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Make sure you read FireLawBlog.com's Curt Varone's primer on HIPAA and his view of this hysteria. Also, here's a further explanation on how this latest HIPAA showdown came about. It's from AP's Robert Jablon:
Fire Department spokesman Brian Humphrey said that during a Wednesday meeting with a deputy city attorney and the Fire Department's privacy officer, he was told that he couldn't release certain information because it might violate the 1996 federal Health Insurance Portability and Accountability Act, or HIPAA.
"We could not speak to anything that would even remotely identify a person" who had been injured, including detailing whether a vehicle in a crash was, for instance, a school bus or municipal bus, Humphrey said.
"I was told in an earthquake, I could not provide information unless it was a federally declared emergency," he said.
When the pre-dawn fire erupted, Humphrey said he had no choice but to halt the department's Twitter feed, which automatically relays to other social networks.
At 11:35 a.m., the city attorney's office told the department to return to its previous practices on releasing information, Humphrey said.
A city official familiar with details of the Wednesday meeting said the discussion was misunderstood and the Fire Department overreacted.
The city attorney's office said in a statement that "The Fire Department's decision to reinstate its Twitter account and release details on this morning's fire is the right thing to do."
At about 1:45 PM Los Angeles time, the following tweet was sent from Brian Humphrey on @LAFD. So never mind, at least until someone goes HIPAA crazy again on the West Coast:
Here's how it went down this afternoon according to Kevin Roderick at LA Observed:
As soon as the Times called to ask what's up, Mayor Eric Garcetti put out a statement (through spokesman Yusef Robb) telling the LAFD basically "don't be ridiculous."
"Frankly, it's ridiculous. We immediately told the department to fix this, and it's being fixed. The twitter account is going back online, and they're going to be giving out the information they're supposed to be giving out."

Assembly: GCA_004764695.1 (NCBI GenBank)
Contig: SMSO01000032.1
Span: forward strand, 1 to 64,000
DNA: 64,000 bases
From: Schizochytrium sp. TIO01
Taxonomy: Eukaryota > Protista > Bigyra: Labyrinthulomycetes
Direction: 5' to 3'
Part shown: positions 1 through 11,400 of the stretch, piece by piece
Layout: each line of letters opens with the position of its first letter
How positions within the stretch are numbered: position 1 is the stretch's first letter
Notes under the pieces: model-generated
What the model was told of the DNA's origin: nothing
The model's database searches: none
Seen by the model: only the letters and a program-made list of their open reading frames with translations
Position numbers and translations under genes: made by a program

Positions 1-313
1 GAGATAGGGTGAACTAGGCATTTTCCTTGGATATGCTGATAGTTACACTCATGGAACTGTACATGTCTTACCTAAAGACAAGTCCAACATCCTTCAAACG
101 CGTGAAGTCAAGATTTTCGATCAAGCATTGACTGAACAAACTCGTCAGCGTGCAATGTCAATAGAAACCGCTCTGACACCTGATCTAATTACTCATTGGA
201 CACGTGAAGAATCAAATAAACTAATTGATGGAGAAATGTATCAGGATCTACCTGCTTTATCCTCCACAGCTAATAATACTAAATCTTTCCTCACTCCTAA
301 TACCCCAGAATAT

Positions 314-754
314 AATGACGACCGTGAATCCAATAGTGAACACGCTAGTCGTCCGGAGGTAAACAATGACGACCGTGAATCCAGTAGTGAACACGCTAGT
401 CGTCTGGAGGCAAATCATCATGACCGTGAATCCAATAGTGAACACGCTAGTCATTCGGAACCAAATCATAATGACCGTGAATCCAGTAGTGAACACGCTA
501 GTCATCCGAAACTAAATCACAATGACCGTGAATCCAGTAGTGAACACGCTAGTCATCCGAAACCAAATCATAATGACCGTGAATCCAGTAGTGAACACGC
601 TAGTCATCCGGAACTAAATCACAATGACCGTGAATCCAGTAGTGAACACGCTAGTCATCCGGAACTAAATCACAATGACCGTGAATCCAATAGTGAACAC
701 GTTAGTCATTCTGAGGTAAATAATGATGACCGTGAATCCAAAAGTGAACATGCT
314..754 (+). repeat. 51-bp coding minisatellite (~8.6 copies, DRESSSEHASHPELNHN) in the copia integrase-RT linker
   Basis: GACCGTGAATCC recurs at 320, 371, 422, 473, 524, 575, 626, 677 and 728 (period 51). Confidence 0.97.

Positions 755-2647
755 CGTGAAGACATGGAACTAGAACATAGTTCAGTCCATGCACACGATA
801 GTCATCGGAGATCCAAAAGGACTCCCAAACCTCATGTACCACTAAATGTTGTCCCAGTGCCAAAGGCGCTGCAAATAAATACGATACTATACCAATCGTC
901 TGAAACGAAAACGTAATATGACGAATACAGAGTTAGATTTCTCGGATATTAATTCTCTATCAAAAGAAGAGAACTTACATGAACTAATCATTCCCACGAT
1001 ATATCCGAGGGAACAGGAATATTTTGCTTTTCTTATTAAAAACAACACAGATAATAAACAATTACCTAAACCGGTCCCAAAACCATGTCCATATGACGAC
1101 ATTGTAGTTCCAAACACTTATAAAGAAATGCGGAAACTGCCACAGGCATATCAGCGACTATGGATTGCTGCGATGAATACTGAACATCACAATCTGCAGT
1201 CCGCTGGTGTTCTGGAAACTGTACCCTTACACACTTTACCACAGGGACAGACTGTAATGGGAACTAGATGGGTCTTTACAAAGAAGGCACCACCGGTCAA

Robb said the fire chief learned about the policy change from the media. I guess whoever made the original call at the LAFD didn't know that the mayor is an inveterate user and admirer of Twitter as a communications tool. Shortly after the mayor's statement landed, the fire department surrendered and re-activated its feed @LAFD.
What I failed to notice but others, including my friend Bill Boyd, pointed out, is that just hours before this edict came down, word arrived that LAFD's Brian Humphrey will be honored in the spring by the Society of Professional Journalists (SPJ) for his work in social media and public information. Coincidence? Here's more from Kevin Roderick, LA Observed:
The SPJ will also recognize LAFD spokesman Brian Humphrey "for his dedication to providing access to reporters." The group says: "[Humphrey] has worked to bring transparency to the Los Angeles Fire Department through social media. These efforts include a robust Twitter account, blog and even a Web camera that often shows Humphrey at work."
Absolute craziness in Los Angeles, where the agency that paved the way for how a modern public safety organization communicates with its citizens and the press once again has it's operation shut down. This time there is a notice on the Los Angles Fire Department News & Information website and it's social media platforms that they are on "temporary hiatus". And yes, according to news accounts, it appears to be more HIPAA BS.
For the second time in as many years, a Los Angeles city lawyer is being blamed for reading a lot more into the Health Insurance Portability and Accountability Act than most level-headed people/lawyers/chiefs/PIOS across the country. HIPAA is being used as an excuse not to keep the public informed about the basics of an emergency. It's so bad that veteran PIO Brian Humphrey was unable to to acknowledge details about evacuations and injuries from this morning's double fatal fire in Echo Park.
Early this morning, LAFD spokesman Brian Humphrey described the damage to the building as “significant” but declined to release details on such aspects as evacuations and injuries, even any involving firefighters, based on what he described as instructions received Wednesday from the City Attorney’s Office.
“All of our social media is on hiatus until we get clarity and develop a plan of how orders are to be implemented in regard to our social media presence,” Humphrey said.
In a subsequent interview this morning, LAFD Battalion Chief Steve Ruda – – recently appointed as the department’s new Community Liaison officer to oversee the agency’s community and media relations functions — told City News Service that his department now had instituted the policy because of concerns about violating the federal Health Insurance Portability and Accountability Act, or HIPAA, a medical privacy law enacted in 1996.
Ruda said he and his staff met recently with a deputy city attorney who told them that under HIPAA, “we were not allowed to divulge any information that would compromise (a patient’s) privacy.”
Until the policy was re-introduced, the LAFD had been releasing the information — except during a brief period in late March and early April of 2012, when then-LAFD Chief Brian Cummings ordered his department to stop releasing incident locations and injury information to the public.
Cummings cited an oral opinion from City Attorney Carmen Trutanich’s office that the LAFD risked violating HIPAA.